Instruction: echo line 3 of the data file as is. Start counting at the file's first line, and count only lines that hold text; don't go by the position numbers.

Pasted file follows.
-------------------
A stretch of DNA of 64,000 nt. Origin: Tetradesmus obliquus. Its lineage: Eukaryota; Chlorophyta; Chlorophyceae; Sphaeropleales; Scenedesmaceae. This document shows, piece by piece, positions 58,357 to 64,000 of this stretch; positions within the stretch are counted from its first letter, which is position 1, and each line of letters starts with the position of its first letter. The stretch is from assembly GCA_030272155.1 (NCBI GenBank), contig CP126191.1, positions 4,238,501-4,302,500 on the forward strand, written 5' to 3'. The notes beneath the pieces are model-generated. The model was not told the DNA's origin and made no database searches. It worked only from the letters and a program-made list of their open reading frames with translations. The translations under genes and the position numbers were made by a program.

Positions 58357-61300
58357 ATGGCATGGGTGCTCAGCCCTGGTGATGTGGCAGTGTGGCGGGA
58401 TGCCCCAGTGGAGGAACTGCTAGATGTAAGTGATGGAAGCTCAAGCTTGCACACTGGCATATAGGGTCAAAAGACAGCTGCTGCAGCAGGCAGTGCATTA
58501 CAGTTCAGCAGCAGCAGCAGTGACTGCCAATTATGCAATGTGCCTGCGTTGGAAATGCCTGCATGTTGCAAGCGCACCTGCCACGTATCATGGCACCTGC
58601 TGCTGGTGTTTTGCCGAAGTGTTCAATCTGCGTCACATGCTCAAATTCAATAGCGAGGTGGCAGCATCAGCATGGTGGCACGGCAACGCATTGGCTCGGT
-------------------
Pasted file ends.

58357 ATGGCATGGGTGCTCAGCCCTGGTGATGTGGCAGTGTGGCGGGA